This is an excerpt from the book Kashmir Shaivism, The Secret Supreme, by Swami Lakshmanjoo. Chapter Six, The Theory of Speech: Vāk, when the aspirant resides in  the śāmbhava state, in complete universal I-ness (pūrṇāhantā).

Moksha (Liberation) is not something separate that you have to find. Moksha is the realization of your own nature. ~Swami Lakshmanjoo

When the aspirant resides in the śāmbhava state, in complete universal I-ness (pūrṇāhantā), he is traveling in the kingdom of vāk, “speech.” Here, he resides in the principal and supreme speech, which is called parāvāk. And not only does this aspirant reside in that state of parāvāk, but he travels in other sounds also. He comes out and he goes in. He has the ability of traveling from the supreme to the gross and from the gross to the supreme. He can ascend and descend without varying his consciousness. His consciousness will remain the same in each and every state.

The word parā means “supreme,” and parā vāk is the “supreme speech.” It is that soundless sound which resides in your own universal consciousness. It is the supreme sound which has no sound. It is the life of the other three kinds of speech which comprise the kingdom of speech, paśyantī, madhyamā, and vaikharī, and yet it is not in this kingdom of speech.

The aspirant’s purpose in the kingdom of speech is to travel from paśyantī to madhyamā and then to vaikharī. In your journey you do not travel to parā because parā is supreme.

Paśyantī vāk is that speech which is without differentiation (nirvikalpa). Take, for example, the perception of some object such as a watch. When you look at this watch, you feel that it is a watch. But do not go that far in your perceiving. You have to see something more, what you saw before you felt that it was a watch. Before that, you observed something white, not a watch, only something white. This is that state which is partially undifferentiated (nirvikalpa) and partially differentiated (vikalpa). This is moving to the first flow of the perception of that which you are observing. At this point in your perception, you see only a white shade. Go still further forward in your perception. You will see that there is some sensation of seeing. You will not see anything. This is paśyantī vāk. In this first flow of your perceiving, you were observing, you were looking, but you were not seeing anything. It is only afterwards that you saw a watch. This kind of observation, which takes place at the level of paśyantī vāk, is in the nirvikalpa state.

Paśyantī vāk is that state where a person is experiencing, observing the world, but not seeing anything. It is only pure sensation without any differentiation (vikalpa), without any thought. In our Śaivite literature, the state of paśyantī vāk is described as śikharastha jñāna. Śikharastha jñāna means “knowing something while situated at the top.” For example, you climb to the top of a hill and see below a whole town. When you observe that town, you observe it in its entirety. You do not observe it as a collection of separate entities, one by one, such as this is a tree, this is a path, this is a motor car, these are people moving about. Rather, you generally see the town as a whole without differentiation, such as the perception “this is the town of Srinagar,” “this is the city of London.” And this kind of perception where you perceive something as a whole and not in distinct parts is called śikharastha jñāna. This is that seeing which is without thought. You perceive and observe in the same way at the level of paśyantī vāk.2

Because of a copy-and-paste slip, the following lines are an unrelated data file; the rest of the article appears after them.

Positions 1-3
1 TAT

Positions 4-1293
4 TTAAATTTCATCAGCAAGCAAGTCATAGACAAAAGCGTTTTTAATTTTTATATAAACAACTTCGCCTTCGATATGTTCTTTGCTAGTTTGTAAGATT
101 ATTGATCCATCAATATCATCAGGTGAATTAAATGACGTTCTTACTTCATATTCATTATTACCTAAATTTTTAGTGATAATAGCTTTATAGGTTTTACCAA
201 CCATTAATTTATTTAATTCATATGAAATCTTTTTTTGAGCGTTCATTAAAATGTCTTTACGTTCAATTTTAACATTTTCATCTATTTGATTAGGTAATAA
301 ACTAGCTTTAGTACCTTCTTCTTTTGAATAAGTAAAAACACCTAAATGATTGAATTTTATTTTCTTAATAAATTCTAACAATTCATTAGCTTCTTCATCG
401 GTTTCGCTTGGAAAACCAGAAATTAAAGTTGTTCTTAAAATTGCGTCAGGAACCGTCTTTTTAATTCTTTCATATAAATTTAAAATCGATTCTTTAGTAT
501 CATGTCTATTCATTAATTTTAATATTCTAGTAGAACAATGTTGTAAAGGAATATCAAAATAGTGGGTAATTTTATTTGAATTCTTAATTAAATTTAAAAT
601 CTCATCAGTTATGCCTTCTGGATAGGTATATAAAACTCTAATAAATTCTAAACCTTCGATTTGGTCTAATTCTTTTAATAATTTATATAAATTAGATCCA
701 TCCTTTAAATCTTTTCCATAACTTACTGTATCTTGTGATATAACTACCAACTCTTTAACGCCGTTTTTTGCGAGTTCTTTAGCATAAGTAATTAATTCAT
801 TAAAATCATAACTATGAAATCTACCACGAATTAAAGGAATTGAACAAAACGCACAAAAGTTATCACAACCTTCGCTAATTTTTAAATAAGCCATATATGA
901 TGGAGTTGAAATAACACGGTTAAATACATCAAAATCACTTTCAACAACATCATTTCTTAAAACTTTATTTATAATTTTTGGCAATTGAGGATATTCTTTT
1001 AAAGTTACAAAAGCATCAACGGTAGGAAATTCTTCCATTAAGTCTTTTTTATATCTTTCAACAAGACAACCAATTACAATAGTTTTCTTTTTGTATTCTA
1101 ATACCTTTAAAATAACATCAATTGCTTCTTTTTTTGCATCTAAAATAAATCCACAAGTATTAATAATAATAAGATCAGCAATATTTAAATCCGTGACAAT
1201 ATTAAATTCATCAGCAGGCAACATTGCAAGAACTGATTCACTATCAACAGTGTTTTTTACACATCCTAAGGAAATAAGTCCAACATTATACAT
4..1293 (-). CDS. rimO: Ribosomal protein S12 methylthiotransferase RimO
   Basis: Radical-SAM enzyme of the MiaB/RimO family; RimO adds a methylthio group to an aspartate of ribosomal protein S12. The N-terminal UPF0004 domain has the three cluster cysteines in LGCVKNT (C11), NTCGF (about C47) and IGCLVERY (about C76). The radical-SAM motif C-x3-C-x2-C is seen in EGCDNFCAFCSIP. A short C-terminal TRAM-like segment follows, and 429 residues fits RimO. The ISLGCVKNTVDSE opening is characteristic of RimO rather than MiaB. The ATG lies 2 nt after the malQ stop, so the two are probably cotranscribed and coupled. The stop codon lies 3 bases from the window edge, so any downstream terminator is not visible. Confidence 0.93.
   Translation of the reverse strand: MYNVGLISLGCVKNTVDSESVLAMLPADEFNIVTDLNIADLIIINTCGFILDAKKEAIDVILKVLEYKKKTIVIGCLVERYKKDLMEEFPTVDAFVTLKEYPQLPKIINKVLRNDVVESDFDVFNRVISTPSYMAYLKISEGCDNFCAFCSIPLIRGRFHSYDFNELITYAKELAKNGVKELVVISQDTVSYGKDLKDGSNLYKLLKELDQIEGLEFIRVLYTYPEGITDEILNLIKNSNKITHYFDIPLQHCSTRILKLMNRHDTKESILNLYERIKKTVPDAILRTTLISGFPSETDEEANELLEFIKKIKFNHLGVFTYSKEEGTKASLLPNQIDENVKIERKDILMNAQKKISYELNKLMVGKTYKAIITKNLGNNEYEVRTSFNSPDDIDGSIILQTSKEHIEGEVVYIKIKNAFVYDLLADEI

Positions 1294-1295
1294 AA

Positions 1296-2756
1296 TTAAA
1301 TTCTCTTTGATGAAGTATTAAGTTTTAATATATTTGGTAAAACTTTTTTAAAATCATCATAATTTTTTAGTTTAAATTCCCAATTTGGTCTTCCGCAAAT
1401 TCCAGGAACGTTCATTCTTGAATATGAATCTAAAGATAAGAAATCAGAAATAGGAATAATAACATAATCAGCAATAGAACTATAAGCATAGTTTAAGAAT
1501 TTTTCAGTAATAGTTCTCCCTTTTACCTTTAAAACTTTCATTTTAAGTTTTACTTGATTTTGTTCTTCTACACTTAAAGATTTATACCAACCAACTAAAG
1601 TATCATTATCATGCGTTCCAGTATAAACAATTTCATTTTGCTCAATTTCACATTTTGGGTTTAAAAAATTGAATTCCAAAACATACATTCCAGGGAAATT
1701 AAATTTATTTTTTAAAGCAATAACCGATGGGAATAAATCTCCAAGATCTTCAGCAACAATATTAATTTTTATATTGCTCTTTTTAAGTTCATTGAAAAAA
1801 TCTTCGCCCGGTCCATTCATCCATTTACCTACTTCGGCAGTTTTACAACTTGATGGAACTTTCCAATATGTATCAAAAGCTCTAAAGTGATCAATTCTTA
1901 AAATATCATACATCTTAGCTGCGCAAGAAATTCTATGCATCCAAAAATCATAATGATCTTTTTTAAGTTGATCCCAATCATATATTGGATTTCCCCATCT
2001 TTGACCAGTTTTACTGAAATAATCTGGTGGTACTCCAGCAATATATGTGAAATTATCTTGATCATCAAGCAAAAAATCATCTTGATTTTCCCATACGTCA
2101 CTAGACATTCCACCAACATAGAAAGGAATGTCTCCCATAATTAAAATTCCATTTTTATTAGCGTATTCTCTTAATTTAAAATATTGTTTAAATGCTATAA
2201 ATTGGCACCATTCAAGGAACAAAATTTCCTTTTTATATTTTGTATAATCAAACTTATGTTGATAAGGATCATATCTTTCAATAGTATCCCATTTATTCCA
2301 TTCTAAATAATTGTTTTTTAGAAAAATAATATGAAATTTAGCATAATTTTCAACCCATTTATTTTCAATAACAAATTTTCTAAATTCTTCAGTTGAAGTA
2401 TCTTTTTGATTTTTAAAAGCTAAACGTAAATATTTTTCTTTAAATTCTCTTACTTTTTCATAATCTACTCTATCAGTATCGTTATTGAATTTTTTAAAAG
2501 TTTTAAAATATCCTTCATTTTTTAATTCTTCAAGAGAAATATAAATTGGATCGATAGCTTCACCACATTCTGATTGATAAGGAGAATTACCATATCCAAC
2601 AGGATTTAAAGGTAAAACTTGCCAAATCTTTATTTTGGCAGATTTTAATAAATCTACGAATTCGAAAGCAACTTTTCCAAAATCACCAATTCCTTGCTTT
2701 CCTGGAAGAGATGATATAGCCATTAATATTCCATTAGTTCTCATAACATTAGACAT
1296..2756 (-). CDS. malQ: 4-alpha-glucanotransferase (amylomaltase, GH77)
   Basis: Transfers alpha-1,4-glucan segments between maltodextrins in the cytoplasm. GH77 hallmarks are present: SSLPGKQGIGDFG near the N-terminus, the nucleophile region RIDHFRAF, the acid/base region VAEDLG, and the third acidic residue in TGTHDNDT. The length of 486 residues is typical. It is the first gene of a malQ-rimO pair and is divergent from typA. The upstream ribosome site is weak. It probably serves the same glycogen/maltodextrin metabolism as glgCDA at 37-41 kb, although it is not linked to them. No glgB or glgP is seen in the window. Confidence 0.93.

The next state of speech (vāk) is called madhyamā vāk. Madhyamā vāk is between the lowest speech, vaikharī, and the highest speech, paśyantī. This is the reason that it is called madhyamā, speech in the middle state. Madhyamā vāk is that state of mind where you reside only in thoughts. This state is only mental. It is without letters, words, or sentences. When you are asleep and dreaming, you are residing in madhyamā vāk. Here you are residing only in the mind, not in action and, therefore, you are devoid of sensation.

The third state of speech is called vaikharī vāk. The term vaikharī means “gross, rough.” This gross speech is ordinary speech. When you utilize vaikharī vāk, you have to use your tongue and lips.

These three states of speech are, respectively, called subtlest, subtle, and gross. Gross speech is vaikharī vāk, subtle speech is madhyamā vāk, and subtlest speech is paśyantī vāk. Each state of speech is itself also gross (sthūlā), subtle (sūksmā), and subtlest (parā). Therefore, there is gross paśyantī, subtle paśyantī, and subtlest paśyantī, gross madhyamā, subtle madhyamā, and subtlest madhyamā, gross vaikharī, subtle vaikharī, and subtlest vaikharī. In Śaivism, the locations of these different refinements of sound are indicated for the easy apprehension of the aspirant.

Continue to second part…


2. A baby experiences the nirvikalpa state, without thought. As the baby grows up, his experiences are both nirvikalpa and savikalpa. When he becomes old, he only experiences in the savikalpa state. Here, in this state of differentiation, he is only barking, “do this, do this, do this.” Yet, there is no strength in doing this. In the end, this is a degraded state for individual souls. He has lost the charm of that supremeness. To regain that supremeness, one must gain the nirvikalpa state in this savikalpa state. It is only then that the nirvikalpa state will remain permanently.

(source: Kashmir Shaivism, The Secret Supreme, by Swami Lakshmanjoo)

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